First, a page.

|Submitted by Ian Anderson |
(Feb 16, 2005)
For those readers who haven't discovered Vance yet, reading one of his books could be an almost life-altering event. Jack Vance is one of the finest authors of the twentieth century - in any genre - whose stories span many decades and have influenced many of the most influential writers and movers in the fantasy world. For a trivial example, ever wonder where Gary Gygax (inventor of Dungeons and Dragons) took much of his magic system from? Look no further than Vance's Dying Earth books.
Vance tells wonderful stories; stories that amuse, chill and delight. Stories that bring to life wonderful characters and explore worlds and societies that are truly extraordinary and inspiring.
Night lamp is in many ways the quintessential Vance novel.
During a field trip to planet Camberwell, philosopher Hilyer Fath and his musicologist wife, Althea, rescue a six-year-old boy, Jaro, from a severe beating at the hands of local peasants. So traumatized is the boy by his experiences- -including the torture and death of his mother--that the doctors are forced to excise much of his memory. The Faths, with no clue as to Jaro's past, adopt the boy and return to their academic lives on planet Gallingale. Jaro, though occasionally troubled by fleeting memories and instances of what seem to be telepathy, grows up determined to become a spaceman and discover the truth about his origins.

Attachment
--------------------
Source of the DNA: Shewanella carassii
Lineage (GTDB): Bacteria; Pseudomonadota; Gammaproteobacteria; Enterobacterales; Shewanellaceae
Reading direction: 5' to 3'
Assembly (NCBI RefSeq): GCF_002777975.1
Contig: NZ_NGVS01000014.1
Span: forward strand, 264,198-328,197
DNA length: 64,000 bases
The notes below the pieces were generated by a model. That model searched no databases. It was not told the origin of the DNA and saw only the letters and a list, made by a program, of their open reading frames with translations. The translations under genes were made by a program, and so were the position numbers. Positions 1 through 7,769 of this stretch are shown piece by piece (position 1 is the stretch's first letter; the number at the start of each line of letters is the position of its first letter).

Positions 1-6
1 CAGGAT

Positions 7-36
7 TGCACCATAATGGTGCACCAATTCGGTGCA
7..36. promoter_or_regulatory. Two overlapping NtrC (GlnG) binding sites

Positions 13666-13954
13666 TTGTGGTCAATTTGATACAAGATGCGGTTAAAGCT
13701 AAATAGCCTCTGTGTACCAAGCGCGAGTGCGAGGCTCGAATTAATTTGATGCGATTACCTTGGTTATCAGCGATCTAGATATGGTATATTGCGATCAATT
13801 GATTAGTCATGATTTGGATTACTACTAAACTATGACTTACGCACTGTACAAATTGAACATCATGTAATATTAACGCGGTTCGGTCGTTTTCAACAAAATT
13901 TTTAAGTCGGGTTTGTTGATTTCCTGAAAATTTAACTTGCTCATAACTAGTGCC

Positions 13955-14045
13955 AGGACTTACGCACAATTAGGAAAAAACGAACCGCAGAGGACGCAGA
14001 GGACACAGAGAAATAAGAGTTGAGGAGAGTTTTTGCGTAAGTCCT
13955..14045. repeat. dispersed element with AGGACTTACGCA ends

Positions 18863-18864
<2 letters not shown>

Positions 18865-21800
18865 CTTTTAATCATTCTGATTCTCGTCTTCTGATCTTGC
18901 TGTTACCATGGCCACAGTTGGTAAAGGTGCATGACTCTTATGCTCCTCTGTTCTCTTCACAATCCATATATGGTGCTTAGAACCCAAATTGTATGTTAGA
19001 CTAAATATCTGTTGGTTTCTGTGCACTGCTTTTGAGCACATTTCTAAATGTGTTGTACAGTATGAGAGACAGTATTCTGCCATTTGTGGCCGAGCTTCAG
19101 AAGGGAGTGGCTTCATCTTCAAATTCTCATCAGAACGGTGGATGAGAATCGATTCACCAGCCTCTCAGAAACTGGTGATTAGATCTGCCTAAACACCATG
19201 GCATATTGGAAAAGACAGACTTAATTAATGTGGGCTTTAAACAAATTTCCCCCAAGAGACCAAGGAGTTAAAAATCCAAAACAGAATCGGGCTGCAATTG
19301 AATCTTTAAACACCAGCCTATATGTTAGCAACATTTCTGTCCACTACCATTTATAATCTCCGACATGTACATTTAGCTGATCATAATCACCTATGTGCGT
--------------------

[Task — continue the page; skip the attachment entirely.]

No review could hope to describe fully the enormous delight to be had from this tautly-written adventure; if you enjoy this you should also enjoy the Demon Princes novels and Araminta series.
If your taste turns more to pure fantasy, go straight for the Dying Earth books or the Lyonesse trilogy.